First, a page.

A total of 713 FBN1 variants have been identified in our laboratory in 934 unrelated probands (358 [53.4%] male; mean age, 25.7±16.4 years; 42.8% under the age of 20 years). The majority of these variants were missense variants (n=414, 58.1%), followed by frameshift (n=118, 16.5%), nonsense (n=81, 11.4%), splice-site (n=80, 11.2%), inframe (n=12, 1.7%), and synonymous (n=8, 1.1%) variants. Of the missense variants, 159 (38.4%) affected a cysteine residue in a cb-EGF domain and 104 (25.1%) affected either a cysteine residue outside a cb-EGF domain or an amino acid in a cb-site. Of the splice-site variants, 43 (53.75%) were in a ±1 or 2 position (Figure 2).
Overall agreement between the new adapted guidelines and the old practices was 86.4% (K-alpha, 0.6). The majority of the variants were reclassified as (L)P (n=526, 73.8%), this was significantly lower in comparison to old practices in which the number of variants classified as causal mutation was 610 (85.5%, P<0.001). Consequently, the overall amount of VUS increased from 14.5% to 24.2%. Only 14 variants (2%) were downscaled to LB (Figure 3) and 1 variant was upscaled from VUS to LP. The great majority of the variants in which the new and old interpretation disagreed were downscaled from causal mutation to LB (3) or VUS (82; Table 2). A detailed description of the variants in which there was disagreement can be found in Table I in the Data Supplement. The majority of the downscaled variants from causal mutation to LB or VUS were missense variants outside a cb-EGF domain and not affecting a cysteine residue (n=49, 59.7%), followed by missense variants affecting either a cysteine residue outside a cb-EGF domain or an amino acid in a cb-site (n=13, 15.1%), splice-site variants outside ±1 or 2 position (n=7, 8.1%), frameshift variants in exon 65 (n=7, 8.1%), inframe variants (n=4, 4.7%), synonymous variants (n=3, 3.5%), and nonsense variants in exon 65 (n=2, 2.3%; Table 3). The clinical data needed to correlate phenotype–genotype and segregation analysis was (partly) unavailable in almost half of the cases in which a variant was downscaled (n=35, 40.7% and n=41, 47.7%, respectively).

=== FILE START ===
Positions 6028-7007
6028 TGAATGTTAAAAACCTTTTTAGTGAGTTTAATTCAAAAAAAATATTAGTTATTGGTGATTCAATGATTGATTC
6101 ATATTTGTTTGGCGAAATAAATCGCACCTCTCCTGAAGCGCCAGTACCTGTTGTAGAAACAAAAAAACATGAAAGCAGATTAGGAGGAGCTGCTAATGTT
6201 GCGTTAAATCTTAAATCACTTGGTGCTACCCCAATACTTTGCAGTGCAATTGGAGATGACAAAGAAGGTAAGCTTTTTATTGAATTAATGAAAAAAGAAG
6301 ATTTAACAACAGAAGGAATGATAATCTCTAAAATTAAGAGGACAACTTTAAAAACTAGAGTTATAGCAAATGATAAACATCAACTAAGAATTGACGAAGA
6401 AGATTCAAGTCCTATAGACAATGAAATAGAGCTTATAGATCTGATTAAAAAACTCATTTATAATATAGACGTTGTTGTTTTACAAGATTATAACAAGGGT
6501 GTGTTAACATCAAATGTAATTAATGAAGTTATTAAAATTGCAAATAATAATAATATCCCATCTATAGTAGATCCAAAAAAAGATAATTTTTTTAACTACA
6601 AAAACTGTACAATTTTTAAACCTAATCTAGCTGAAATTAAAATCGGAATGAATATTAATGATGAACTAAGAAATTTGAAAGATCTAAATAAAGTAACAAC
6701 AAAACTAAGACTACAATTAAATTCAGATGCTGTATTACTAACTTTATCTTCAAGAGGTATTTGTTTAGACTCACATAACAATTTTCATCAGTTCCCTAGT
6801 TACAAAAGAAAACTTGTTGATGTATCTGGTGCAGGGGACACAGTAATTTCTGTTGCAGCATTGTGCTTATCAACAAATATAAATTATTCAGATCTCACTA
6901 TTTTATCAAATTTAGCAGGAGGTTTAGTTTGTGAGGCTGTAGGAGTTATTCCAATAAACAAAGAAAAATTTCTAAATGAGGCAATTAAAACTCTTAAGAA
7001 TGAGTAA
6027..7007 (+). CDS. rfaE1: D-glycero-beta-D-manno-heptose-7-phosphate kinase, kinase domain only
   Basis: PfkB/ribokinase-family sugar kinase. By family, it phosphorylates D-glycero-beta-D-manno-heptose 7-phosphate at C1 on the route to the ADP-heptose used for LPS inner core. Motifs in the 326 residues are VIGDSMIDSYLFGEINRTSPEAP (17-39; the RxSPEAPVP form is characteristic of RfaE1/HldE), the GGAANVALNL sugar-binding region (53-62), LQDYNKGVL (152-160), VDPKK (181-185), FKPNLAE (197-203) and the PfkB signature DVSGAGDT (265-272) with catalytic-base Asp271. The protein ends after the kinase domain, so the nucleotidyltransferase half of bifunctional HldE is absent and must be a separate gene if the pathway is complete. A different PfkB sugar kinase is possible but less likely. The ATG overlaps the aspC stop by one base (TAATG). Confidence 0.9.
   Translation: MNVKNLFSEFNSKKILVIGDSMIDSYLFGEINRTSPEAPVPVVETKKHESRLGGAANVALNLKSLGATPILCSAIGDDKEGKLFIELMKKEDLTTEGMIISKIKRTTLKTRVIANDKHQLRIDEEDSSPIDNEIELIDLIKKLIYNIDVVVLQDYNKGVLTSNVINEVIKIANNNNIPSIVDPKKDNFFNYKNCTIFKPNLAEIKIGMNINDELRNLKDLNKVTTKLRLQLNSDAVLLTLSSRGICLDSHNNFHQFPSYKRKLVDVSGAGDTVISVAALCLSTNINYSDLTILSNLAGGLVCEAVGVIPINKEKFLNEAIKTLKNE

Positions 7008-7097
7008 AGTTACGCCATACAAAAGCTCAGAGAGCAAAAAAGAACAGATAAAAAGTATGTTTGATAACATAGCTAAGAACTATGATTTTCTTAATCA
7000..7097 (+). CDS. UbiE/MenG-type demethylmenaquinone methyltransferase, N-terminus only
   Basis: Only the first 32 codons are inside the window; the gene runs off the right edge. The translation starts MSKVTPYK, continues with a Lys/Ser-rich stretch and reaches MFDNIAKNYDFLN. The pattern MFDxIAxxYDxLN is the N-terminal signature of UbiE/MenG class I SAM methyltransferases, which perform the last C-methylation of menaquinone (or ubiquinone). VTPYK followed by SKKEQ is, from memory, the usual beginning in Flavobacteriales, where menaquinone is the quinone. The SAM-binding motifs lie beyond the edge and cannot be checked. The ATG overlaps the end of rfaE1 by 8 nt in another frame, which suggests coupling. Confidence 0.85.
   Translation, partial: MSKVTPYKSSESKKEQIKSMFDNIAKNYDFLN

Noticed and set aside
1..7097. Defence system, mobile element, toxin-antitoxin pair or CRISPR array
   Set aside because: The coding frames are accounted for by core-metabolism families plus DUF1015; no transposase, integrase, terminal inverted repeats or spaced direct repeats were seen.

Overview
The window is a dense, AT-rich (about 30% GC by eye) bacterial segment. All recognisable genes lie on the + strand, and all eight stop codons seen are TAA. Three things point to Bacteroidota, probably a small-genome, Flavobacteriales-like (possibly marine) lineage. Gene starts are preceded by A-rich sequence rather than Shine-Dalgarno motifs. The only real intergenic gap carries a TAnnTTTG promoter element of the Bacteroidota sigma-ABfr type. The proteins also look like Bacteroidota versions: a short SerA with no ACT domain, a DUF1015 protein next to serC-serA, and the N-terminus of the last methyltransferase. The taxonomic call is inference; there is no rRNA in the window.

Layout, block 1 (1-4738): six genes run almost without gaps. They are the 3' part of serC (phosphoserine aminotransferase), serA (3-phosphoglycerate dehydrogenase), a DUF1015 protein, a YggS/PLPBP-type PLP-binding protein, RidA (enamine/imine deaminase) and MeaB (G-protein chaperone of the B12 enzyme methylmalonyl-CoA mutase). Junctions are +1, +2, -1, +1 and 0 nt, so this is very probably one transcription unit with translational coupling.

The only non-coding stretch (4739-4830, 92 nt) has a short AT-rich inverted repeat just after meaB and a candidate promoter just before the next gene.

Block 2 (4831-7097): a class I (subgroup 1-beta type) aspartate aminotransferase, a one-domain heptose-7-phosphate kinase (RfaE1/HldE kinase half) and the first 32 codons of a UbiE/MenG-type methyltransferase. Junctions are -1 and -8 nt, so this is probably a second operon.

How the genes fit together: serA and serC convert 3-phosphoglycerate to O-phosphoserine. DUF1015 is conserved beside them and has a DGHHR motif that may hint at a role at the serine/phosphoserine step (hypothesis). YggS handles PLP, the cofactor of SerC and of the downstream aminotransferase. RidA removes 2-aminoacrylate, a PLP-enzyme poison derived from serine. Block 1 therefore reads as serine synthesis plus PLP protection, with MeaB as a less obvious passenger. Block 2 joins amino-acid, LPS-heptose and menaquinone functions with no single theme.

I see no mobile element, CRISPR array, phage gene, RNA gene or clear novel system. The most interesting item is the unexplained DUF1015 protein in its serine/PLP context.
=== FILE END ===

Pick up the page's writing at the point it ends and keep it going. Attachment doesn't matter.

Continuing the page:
All frameshift and nonsense variants not affecting exon 65, all splice-site variants in positions ±1 to 2 and all missense variants affecting a cysteine residue in a cb-EGF domain were classified as (L)P (Figure 4). Only one of the 8 frameshift and one of the 3 nonsense variants affecting exon 65 could be classified as LP, the rest were classified as VUS. Of the 104 missense variants affecting either a cysteine residue outside a cb-EGF domain or an amino acid in a cb-site, 90 (86.5%) were classified as (L)P. This percentage was much lower for other types of variants: only 32 (21.2%) of the remaining missense variants and 7 (58.3%), 2 (25%) and 6 (16.2%) of the inframe, synonymous, and splice-site variants outside the positions ±1 to 2, respectively, were (L)P (Figure 4).
Clinical data were available in 671 of the 931 cases. Two hundred sixty-two probands (39%) fulfilled the revised Ghent criteria based on clinical data alone, of whom 160 (61.06%) had ARD or dissection and EL. The remaining had ARD or dissection and a positive systemic score. Of the individuals fulfilling the revised Ghent criteria, 228 (87.1%) had a (L)P FBN1 variant. This percentage was significantly higher in comparison to the group not fulfilling the Ghent criteria (number of (L)P variants 288, 70.4%, P<0.001). Of the 34 cases, fulfilling the revised Ghent criteria but in whom a VUS or LB variant was identified, 5 individuals carried a frameshift variant in exon 65, 1 individual a nonsense variant in exon 65, and 1 individual a variant affecting a cysteine residue outside a cb-EGF domain. The 27 other patients had either a missense variant outside a well-established critical domain or a splice-site variant outside positions ±1 to 2. In 3 of these 27 patients, an additional variant of unknown significance was found: 2 in FBN1 and 1 in COL3A1.
Patients not fulfilling the revised Ghent criteria were significantly younger than those who did (24.42±17.09 versus 27.65±15.23, P=0.011). This difference was even more apparent when comparing only the groups in which a (L)P variant was found (21.96±16.09 versus 27.35±15.30, P<0.001) illustrating the age-dependent expression of MFS.
As mentioned in the Materials and Methods section, a distinction in the level of pathogenicity was made based on the amount of family members in which a certain variant in FBN1 segregated with the phenotype. The moderate (PM7) and the strong (PS5) criteria were used in 20 and in 6 of the classified variants, respectively. In only 3 of these cases, a VUS was upscaled to an LP variant. In 86 cases, the de novo character of the variant was confirmed. In 76 (88.4%) of these 86 cases, the variant was classified as (L)P. In 21 (27.6%) of these 76 cases, de variant was upscaled from VUS to LP.